Today in Islamophobia

A daily list of headlines about Islamophobia
compiled by the Bridge Initiative

Each day, the Bridge Initiative aims to bring you the news you need to know about Islamophobia. This resource will be updated every weekday at approximately 11:00 AM EST.

Today in Islamophobia Newsletter

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25 Aug 2021

Today in Islamophobia: In Scotland, the wife of the Minister of Health is going ahead with legal action against a nursery over claims that the nursery only accepted applications for white/Scottish sounding names and not Muslim/minority ethnic names. Meanwhile, American journalist Geoffrey Cain released a new book detailing China’s police state in Xinjiang where “every person is documented down to their genetic makeup, the sound of their voice, and whether they enter their homes through the front door or the back,” and a new report finds extremist content has flourished on TikTok. Our recommended read of the day is by George Monbiot on how any “fair reckoning of what went wrong in Afghanistan should include the disastrous performance of the media.” This and more below:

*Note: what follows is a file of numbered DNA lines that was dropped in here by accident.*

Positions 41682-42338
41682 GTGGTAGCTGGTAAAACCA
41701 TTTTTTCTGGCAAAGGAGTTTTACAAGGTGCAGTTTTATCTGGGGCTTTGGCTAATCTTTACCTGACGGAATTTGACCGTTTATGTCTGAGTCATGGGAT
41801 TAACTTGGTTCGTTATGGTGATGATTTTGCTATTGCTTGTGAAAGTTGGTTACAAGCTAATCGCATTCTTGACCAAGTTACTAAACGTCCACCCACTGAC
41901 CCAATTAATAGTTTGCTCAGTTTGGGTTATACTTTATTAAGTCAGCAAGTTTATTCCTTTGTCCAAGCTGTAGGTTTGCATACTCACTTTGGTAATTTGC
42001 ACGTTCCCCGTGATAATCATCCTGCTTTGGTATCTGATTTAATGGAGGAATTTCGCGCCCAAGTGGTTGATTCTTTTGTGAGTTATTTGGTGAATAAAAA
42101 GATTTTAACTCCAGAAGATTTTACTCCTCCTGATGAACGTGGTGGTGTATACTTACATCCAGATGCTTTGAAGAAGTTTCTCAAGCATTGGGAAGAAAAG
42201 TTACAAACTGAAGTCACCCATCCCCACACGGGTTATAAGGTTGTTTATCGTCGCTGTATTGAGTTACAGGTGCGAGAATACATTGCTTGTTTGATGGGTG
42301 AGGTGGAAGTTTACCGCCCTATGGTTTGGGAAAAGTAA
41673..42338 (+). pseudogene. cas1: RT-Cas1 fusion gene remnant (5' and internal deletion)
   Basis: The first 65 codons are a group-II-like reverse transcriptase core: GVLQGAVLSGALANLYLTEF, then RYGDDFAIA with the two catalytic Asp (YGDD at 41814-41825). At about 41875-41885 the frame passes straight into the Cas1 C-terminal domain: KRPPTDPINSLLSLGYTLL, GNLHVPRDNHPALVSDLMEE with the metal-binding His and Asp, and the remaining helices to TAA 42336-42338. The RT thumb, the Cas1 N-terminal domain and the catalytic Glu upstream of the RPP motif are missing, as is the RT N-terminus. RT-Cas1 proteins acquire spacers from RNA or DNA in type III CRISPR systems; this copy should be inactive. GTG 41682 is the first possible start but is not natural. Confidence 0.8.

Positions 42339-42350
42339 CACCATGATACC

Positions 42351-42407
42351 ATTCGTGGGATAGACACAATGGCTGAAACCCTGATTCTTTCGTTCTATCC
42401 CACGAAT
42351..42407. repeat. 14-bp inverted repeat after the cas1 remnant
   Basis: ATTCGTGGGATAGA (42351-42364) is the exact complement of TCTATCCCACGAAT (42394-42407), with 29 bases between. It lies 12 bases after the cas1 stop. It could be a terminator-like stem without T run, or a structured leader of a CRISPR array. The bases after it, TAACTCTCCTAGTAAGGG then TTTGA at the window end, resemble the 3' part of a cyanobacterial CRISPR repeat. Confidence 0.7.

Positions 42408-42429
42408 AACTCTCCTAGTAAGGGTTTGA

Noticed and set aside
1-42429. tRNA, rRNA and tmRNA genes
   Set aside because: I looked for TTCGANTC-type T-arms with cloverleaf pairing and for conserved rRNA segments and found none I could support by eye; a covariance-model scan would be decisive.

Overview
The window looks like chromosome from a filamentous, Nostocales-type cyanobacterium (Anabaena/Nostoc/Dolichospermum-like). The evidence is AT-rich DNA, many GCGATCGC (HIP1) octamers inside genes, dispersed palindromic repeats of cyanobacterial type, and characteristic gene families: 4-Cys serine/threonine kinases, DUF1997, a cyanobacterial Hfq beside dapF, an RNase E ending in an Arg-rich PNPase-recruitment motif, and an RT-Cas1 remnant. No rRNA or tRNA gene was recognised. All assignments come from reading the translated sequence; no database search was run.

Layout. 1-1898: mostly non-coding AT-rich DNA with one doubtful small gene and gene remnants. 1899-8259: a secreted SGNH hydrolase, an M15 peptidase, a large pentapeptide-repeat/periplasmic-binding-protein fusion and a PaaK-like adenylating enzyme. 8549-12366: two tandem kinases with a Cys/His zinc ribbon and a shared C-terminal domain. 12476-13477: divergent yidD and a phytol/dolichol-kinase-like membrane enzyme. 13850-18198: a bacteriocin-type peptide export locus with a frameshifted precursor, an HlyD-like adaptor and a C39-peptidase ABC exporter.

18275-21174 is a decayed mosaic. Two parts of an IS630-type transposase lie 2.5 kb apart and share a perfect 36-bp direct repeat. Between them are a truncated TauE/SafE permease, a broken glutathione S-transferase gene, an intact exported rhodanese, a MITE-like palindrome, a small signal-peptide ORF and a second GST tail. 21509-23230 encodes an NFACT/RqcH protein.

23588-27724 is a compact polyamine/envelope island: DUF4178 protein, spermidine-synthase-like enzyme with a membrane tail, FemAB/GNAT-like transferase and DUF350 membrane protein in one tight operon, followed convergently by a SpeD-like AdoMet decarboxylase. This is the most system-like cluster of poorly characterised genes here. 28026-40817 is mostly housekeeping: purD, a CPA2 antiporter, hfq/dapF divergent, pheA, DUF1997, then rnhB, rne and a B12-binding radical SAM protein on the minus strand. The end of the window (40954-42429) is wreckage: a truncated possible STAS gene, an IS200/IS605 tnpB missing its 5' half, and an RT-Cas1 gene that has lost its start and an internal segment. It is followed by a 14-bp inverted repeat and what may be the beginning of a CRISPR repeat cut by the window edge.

25 Aug 2021

Who’s to blame for the Afghanistan chaos? Remember the war’s cheerleaders

Everyone is to blame for the catastrophe in Afghanistan, except the people who started it. Yes, Joe Biden screwed up by rushing out so chaotically. Yes, Boris Johnson and Dominic Raab failed to make adequate and timely provisions for the evacuation of vulnerable people. But there is a frantic determination in the media to ensure that none of the blame is attached to those who began this open-ended war without realistic aims or an exit plan, then waged it with little concern for the lives and rights of the Afghan people: the then US president, George W Bush, the British prime minister Tony Blair and their entourages. Any fair reckoning of what went wrong in Afghanistan, Iraq and the other nations swept up in the “war on terror” should include the disastrous performance of the media. Cheerleading for the war in Afghanistan was almost universal, and dissent was treated as intolerable. Everyone I know in the US and the UK who was attacked in the media for opposing the war received death threats. Barbara Lee, the only member of Congress who voted against granting the Bush government an open licence to use military force, needed round-the-clock bodyguards. Amid this McCarthyite fervour, peace campaigners such as Women in Black were listed as “potential terrorists” by the FBI. The then US secretary of state, Colin Powell, sought to persuade the emir of Qatar to censor Al Jazeera, one of the few outlets that consistently challenged the rush to war. After he failed, the US bombed Al Jazeera’s office in Kabul. read the complete article

Our recommended read of the day
24 Aug 2021

Extremist content is flourishing on TikTok: Report